Dexamethasone modulates Salmonella enterica serovar Typhimurium infection in vivo independently of the glucocorticoid-inducible protein annexin-A1.

10 Aug 2017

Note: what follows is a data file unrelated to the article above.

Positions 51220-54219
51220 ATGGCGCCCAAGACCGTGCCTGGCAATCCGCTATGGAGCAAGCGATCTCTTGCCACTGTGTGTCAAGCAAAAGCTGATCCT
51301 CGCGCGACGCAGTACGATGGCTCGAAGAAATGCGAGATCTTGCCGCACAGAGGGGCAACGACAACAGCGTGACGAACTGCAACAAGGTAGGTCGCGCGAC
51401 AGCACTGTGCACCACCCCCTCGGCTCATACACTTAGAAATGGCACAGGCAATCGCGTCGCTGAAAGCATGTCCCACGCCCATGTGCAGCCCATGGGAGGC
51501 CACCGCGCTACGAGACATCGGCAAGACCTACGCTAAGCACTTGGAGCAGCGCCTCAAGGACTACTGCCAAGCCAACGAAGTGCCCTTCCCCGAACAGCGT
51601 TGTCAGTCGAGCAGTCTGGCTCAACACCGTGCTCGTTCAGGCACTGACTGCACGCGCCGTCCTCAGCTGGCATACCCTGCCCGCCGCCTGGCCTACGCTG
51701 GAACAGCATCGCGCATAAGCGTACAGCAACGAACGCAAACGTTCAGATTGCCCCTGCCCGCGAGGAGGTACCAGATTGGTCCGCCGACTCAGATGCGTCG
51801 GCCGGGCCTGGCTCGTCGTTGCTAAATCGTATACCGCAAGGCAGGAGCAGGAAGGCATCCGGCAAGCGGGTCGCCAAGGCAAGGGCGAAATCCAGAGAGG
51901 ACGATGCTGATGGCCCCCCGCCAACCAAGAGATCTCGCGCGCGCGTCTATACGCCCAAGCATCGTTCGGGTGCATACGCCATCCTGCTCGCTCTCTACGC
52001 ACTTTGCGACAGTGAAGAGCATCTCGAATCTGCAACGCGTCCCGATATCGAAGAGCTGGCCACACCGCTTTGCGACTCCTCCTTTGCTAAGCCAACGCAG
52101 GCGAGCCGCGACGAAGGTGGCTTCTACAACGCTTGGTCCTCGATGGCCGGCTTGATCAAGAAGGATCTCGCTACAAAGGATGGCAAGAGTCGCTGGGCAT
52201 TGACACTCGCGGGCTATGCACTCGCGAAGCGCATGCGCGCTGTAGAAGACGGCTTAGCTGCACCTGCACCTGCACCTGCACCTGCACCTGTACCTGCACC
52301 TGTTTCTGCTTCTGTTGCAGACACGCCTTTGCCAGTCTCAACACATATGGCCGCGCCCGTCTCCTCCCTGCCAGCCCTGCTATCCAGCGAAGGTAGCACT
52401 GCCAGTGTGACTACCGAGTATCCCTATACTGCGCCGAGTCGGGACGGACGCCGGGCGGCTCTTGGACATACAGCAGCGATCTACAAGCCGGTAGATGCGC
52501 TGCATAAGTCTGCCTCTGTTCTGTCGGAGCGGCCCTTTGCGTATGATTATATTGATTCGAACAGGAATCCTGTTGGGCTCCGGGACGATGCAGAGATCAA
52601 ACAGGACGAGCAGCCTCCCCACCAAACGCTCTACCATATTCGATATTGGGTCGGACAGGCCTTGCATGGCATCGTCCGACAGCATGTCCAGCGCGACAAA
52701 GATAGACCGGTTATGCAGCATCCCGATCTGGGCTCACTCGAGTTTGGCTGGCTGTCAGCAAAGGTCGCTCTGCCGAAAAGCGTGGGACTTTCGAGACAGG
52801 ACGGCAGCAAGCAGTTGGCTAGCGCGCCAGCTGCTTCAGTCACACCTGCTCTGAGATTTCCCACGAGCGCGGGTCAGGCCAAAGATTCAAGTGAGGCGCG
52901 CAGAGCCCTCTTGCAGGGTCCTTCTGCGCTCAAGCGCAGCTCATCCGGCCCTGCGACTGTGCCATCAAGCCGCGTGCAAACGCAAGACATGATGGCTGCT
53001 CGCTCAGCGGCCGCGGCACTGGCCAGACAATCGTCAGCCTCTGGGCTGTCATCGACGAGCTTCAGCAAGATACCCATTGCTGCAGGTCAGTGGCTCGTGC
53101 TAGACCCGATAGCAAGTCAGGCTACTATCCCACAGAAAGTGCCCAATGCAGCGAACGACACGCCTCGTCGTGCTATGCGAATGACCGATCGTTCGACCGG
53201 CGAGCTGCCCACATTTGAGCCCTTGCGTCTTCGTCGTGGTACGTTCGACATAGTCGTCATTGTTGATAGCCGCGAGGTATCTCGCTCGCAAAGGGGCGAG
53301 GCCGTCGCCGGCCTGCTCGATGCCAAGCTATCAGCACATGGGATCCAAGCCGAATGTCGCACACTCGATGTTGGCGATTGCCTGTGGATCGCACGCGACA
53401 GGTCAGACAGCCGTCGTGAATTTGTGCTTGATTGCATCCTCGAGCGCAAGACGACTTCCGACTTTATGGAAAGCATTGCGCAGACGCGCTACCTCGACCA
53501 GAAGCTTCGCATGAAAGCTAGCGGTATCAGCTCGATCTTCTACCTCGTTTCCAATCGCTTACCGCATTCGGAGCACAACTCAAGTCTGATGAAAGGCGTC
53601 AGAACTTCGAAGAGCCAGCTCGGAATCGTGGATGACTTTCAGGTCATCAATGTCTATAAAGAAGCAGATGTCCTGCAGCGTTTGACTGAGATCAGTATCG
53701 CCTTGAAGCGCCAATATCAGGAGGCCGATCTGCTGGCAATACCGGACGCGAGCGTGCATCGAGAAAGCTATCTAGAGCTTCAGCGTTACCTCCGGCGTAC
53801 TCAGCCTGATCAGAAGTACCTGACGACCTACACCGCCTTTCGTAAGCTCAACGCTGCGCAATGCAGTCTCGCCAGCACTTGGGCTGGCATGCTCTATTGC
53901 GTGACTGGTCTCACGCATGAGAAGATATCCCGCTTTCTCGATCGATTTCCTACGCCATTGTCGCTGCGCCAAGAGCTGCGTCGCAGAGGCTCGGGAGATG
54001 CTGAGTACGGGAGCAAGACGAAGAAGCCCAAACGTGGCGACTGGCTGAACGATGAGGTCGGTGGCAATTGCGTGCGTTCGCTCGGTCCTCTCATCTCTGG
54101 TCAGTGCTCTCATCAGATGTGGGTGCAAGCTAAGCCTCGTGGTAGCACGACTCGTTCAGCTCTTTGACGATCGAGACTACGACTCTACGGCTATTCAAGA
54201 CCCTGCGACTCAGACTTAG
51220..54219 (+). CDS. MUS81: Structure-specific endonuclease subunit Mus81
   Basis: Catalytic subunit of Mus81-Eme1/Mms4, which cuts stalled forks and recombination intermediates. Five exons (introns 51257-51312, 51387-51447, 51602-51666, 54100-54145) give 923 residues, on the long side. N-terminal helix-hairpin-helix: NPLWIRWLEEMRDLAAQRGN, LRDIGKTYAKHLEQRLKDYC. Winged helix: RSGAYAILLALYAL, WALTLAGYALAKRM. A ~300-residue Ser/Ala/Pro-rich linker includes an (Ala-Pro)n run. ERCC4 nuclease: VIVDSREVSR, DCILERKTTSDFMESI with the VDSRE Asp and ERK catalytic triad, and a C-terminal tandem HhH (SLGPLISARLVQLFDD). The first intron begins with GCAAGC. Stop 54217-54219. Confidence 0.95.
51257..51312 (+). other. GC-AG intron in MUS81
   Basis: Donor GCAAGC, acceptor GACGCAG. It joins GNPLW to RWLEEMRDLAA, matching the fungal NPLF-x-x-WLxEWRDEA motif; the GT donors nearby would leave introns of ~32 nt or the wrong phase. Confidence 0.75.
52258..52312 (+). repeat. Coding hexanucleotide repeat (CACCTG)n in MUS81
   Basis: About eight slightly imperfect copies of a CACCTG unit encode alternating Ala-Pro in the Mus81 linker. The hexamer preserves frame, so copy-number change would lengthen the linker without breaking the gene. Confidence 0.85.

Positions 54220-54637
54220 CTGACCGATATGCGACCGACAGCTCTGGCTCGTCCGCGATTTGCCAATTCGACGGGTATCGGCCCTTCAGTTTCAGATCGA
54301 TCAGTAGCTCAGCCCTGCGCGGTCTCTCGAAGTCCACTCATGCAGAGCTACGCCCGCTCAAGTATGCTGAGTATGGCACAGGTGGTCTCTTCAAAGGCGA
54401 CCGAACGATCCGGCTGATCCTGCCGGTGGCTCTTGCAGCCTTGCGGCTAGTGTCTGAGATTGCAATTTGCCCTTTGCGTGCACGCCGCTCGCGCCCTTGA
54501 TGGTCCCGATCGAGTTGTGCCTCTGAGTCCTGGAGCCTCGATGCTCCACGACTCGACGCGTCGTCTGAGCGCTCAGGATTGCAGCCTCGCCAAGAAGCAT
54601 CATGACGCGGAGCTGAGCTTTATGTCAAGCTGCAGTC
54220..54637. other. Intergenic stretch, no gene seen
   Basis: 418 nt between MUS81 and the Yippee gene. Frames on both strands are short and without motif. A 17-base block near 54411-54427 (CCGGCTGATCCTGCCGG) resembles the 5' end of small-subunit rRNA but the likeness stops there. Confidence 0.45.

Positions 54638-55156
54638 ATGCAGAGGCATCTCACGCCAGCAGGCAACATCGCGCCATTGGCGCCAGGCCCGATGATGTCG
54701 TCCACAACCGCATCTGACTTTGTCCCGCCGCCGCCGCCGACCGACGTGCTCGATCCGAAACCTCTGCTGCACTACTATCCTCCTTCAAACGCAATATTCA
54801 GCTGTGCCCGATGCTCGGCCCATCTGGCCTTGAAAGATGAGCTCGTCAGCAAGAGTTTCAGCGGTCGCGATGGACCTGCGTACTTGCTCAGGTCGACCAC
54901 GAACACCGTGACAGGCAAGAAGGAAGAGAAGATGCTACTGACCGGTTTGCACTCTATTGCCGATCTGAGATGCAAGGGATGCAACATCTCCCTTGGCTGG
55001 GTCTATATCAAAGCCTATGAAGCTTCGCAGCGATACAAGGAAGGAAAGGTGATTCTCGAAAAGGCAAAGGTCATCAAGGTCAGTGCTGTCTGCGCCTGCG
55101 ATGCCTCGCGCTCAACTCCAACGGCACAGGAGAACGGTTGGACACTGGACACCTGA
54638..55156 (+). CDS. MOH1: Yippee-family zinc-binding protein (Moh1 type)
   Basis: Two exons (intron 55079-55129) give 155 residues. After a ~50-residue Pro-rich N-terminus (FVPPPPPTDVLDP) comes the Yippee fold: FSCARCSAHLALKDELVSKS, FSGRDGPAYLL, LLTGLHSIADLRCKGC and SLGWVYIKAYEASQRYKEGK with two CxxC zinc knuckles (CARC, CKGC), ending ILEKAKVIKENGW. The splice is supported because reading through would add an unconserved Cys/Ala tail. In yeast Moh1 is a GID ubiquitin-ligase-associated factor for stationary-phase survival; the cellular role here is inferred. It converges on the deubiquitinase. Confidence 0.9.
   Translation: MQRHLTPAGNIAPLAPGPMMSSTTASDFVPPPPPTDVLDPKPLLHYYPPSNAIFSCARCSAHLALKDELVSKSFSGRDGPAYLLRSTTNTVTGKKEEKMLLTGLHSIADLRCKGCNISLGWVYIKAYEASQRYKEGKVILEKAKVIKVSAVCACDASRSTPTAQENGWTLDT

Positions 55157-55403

Salmonella enterica serovar Typhimurium (S. Typhimurium) infection causes an inflammatory response through activation of Toll-like receptor 4 by lipopolysaccharide. Dexamethasone, a glucocorticoid analogue, suppresses inflammatory responses by many mechanisms including inhibition of the lipopolysaccharide-induced production of proinflammatory mediators. There is little information on the effect of glucocorticoids on murine salmonellosis. In this study, we treated susceptible BALB/c mice by subcutaneous implantation of slow-release dexamethasone pellets before infection with S. Typhimurium. Dexamethasone promotes bacterial growth early in infection and induces a dose-dependent increase in bacterial growth within mouse livers and spleens. The bacterial load in organs from infected placebo-treated mice was lower than that in dexamethasone-treated mice. Glucocorticoids inhibit lipopolysaccharide-induced inflammation partially through the steroid-inducible protein annexin-A1 (ANXA1). Infection of wild-type and ANXA1 knock-out mice with S. Typhimurium led to similar organ bacterial loads. ANXA1 also did not affect the bacterial load in organs from infected dexamethasone-treated mice. This suggests that glucocorticoids, independently of ANXA1, accelerate S. Typhimurium growth in vivo in susceptible BALB/c mice.